Prince William and Duchess Kate are currently traveling in the Commonwealth and are not well received everywhere. A demonstration broke out in a village in Belize.
In a small village in Belize, some citizens demonstrated against the arrival of Prince William (39) with Duchess Kate (40). The royal couple is currently touring the Commonwealth. The occasion is the 70th anniversary of the throne of the Queen (95). When William and Kate want to go on a trip to a cocoa farm in Belize, there is a demo, as the British “Daily Mail” reports. The locals of the small village of Indian Creek perceive the visit of the two royals as “colonialism” and a “slap in the face”.
The demonstrators held up signs that read, among other things, “Prince William, leave our country”, “Our country, our livelihood” and “The colonial legacy of theft continues with the Prince and the FFI”.
Image from today’s protest at Indian Creek, Belize: “Colonial Legacy of THEFT continues with Prince & FFI” (ref to Flora and Fauna International, in dispute over communal land rights) Photo from Maya Culture Belize FB pic.twitter.com/uYYYylSG4P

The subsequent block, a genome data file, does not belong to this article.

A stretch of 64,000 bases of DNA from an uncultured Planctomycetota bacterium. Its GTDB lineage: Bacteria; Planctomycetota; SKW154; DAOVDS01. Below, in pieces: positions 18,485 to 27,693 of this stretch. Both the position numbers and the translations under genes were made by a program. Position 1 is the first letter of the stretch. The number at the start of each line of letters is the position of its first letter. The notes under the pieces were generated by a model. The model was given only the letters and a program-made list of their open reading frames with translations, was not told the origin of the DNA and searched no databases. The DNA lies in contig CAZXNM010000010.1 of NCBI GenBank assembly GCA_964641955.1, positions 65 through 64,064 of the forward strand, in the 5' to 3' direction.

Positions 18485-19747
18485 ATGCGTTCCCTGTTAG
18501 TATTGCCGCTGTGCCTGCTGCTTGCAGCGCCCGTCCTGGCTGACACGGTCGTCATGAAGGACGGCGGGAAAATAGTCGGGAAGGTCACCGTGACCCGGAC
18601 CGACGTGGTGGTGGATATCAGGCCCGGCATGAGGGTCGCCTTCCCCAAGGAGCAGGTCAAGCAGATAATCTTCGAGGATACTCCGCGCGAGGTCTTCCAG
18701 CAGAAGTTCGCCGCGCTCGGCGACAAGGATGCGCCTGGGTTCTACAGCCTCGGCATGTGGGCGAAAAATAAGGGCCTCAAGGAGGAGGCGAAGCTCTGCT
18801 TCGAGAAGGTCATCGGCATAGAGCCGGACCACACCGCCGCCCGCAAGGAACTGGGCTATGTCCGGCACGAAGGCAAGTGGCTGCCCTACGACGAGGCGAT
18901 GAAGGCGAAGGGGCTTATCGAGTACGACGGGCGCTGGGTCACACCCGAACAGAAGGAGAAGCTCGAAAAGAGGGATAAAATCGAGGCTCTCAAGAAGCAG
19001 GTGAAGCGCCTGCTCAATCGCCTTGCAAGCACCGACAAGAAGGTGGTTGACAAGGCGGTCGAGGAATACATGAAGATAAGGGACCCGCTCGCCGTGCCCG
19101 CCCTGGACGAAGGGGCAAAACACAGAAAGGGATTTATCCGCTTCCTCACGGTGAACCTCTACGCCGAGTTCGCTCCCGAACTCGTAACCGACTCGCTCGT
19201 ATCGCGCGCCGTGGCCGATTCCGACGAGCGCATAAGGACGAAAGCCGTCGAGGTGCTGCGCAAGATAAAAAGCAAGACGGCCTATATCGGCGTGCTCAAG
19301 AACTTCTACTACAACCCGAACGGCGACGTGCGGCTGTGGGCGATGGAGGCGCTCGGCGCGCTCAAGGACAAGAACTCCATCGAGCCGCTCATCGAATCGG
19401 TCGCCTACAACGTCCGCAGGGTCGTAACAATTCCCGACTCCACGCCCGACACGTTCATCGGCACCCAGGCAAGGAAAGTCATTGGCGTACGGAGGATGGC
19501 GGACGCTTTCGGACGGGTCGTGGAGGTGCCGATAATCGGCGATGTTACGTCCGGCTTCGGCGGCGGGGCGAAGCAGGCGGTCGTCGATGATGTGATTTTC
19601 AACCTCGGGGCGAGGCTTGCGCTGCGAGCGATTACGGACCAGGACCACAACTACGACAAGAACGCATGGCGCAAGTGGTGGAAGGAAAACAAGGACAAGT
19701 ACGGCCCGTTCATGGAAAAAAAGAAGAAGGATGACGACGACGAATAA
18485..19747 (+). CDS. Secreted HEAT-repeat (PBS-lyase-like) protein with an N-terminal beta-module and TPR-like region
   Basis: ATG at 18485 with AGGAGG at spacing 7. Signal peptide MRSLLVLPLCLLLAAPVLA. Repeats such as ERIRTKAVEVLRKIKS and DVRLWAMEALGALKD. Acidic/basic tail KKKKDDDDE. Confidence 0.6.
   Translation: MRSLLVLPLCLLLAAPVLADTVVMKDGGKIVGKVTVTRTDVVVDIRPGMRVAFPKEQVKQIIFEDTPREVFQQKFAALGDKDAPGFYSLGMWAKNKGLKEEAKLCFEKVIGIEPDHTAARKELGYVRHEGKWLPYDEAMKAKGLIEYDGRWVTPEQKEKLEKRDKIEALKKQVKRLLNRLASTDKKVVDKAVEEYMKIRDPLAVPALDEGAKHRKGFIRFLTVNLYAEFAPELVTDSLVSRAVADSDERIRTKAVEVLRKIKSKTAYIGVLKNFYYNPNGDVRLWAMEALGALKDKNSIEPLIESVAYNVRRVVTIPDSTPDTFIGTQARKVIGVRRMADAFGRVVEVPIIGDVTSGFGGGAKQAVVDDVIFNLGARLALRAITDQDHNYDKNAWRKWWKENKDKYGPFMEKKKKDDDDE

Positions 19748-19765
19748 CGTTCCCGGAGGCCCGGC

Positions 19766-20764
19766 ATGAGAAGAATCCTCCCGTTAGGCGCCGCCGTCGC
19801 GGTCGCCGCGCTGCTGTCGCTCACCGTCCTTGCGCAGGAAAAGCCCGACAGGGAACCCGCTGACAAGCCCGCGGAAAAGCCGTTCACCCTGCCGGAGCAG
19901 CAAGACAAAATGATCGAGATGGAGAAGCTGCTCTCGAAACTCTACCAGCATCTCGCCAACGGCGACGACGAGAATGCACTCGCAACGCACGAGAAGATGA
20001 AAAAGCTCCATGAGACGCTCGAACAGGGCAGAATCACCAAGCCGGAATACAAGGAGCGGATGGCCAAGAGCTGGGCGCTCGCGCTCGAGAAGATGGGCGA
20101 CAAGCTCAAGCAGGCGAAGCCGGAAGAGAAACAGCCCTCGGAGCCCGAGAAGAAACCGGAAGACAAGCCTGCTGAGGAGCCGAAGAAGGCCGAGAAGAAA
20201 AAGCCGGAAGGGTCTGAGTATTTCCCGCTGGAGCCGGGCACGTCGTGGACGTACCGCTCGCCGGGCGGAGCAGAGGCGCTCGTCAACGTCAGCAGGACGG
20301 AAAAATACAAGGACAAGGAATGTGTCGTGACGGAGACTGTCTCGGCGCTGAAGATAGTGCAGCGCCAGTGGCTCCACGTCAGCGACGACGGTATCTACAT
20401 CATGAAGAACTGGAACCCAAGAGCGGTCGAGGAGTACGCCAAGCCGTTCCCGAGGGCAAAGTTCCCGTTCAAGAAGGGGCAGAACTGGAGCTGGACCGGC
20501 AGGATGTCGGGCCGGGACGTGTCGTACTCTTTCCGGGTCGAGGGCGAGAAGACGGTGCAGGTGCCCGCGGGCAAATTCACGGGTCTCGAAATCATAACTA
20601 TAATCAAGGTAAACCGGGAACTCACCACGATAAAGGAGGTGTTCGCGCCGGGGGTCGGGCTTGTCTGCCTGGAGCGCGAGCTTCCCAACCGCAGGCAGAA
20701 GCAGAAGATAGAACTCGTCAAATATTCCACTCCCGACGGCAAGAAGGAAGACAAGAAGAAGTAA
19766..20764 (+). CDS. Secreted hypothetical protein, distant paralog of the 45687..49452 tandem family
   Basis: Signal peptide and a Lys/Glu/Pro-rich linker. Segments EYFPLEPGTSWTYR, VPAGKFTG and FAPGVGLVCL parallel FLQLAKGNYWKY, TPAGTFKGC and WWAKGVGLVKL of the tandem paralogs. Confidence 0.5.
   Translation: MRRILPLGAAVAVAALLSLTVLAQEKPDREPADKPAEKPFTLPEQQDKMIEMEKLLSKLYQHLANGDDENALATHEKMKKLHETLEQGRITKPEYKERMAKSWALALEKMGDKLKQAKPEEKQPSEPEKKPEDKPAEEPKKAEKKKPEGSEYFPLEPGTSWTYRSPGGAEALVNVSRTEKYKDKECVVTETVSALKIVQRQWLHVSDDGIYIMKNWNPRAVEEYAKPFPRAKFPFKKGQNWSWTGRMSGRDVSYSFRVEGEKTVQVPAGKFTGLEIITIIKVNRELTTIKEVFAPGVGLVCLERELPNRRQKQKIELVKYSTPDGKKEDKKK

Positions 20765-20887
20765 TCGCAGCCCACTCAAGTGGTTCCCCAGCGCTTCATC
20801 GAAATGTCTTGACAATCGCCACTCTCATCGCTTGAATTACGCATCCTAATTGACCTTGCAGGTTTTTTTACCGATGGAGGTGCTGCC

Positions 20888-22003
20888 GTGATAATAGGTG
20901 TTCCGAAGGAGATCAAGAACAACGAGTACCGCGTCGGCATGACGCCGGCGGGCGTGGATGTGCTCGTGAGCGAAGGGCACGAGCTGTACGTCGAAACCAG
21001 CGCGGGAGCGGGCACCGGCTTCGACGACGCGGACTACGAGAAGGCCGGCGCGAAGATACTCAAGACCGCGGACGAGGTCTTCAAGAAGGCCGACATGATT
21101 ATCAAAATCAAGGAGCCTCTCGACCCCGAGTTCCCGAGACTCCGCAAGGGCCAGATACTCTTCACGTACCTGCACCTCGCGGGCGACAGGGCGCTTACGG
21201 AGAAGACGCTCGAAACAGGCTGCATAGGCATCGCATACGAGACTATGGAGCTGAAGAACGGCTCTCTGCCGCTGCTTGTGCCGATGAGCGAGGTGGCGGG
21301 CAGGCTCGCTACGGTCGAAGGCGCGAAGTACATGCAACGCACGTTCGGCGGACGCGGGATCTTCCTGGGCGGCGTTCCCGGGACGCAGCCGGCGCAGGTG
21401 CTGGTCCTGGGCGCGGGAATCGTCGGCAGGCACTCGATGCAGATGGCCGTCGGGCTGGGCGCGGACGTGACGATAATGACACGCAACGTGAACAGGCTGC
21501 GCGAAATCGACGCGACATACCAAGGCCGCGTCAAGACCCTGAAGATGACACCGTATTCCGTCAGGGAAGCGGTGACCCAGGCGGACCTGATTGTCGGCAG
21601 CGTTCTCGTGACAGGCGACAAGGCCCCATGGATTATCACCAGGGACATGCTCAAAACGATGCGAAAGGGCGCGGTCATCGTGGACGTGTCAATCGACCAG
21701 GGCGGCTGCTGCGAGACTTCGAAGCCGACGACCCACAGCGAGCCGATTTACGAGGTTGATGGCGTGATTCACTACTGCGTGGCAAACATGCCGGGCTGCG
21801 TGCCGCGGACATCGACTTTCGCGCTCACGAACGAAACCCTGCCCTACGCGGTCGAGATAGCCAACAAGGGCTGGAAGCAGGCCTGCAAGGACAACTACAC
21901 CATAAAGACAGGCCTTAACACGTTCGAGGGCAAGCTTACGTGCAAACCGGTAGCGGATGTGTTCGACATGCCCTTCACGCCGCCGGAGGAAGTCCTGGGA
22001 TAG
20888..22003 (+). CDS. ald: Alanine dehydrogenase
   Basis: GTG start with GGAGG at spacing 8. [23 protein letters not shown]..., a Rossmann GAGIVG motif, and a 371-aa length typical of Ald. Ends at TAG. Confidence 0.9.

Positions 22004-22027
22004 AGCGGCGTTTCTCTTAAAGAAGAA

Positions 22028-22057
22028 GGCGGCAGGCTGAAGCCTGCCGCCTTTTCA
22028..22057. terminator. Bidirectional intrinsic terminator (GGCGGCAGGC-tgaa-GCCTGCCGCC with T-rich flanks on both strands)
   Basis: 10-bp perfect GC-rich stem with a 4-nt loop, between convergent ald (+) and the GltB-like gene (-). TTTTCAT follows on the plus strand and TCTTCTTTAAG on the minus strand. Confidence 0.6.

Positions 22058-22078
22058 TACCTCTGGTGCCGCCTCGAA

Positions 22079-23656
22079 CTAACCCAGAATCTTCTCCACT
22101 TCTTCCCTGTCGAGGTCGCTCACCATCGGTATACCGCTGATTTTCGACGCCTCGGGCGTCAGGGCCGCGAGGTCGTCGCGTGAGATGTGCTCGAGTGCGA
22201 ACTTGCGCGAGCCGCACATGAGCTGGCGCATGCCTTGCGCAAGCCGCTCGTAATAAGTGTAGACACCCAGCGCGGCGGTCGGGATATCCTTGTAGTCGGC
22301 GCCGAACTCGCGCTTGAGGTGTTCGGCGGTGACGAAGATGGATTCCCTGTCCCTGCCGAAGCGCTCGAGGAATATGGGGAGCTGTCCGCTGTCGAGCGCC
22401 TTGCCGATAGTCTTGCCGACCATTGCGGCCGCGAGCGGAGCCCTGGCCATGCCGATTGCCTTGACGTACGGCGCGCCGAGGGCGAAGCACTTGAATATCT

— Kate Quinn (@KateQuinnUCL) March 18, 2022
Long-standing dispute over municipal land rights
The background to this is a long-standing dispute over municipal land rights. Flora and Fauna International (FFI) is a charity of which Prince William has been a patron since 2020. She owns an adjacent, disputed property.
Prince William and Kate Middleton’s tour of the Caribbean off to a great start.
William and Kate cancel trip on Caribbean tour after protest from Belize villagers over ‘colonial legacy’
Residents didn’t want the Cambridges’ to land their helicopter on a local football pitch. pic.twitter.com/6CIPwr8U2x
— Ian ???? (@isexton) March 19, 2022
William and Kate should have landed the helicopter on a football field in the village. But this angered the residents, most of whom belong to the Kekchí tribe. They weren’t involved in the planning.
“We don’t want them to land on our land – that’s the message we want to send. They could end up anywhere, but not on our land,” Indian Creek village chief Dionisio Shol told the Daily Mail “.
Dionisio Shol continued: “These are high quality people, we respect them, but they also have to show respect to the leaders of the community. Giving orders didn’t sit well with the community.”
Further visits by William and Kate are planned in the Commonwealth member states of Jamaica, the Bahamas and Belize.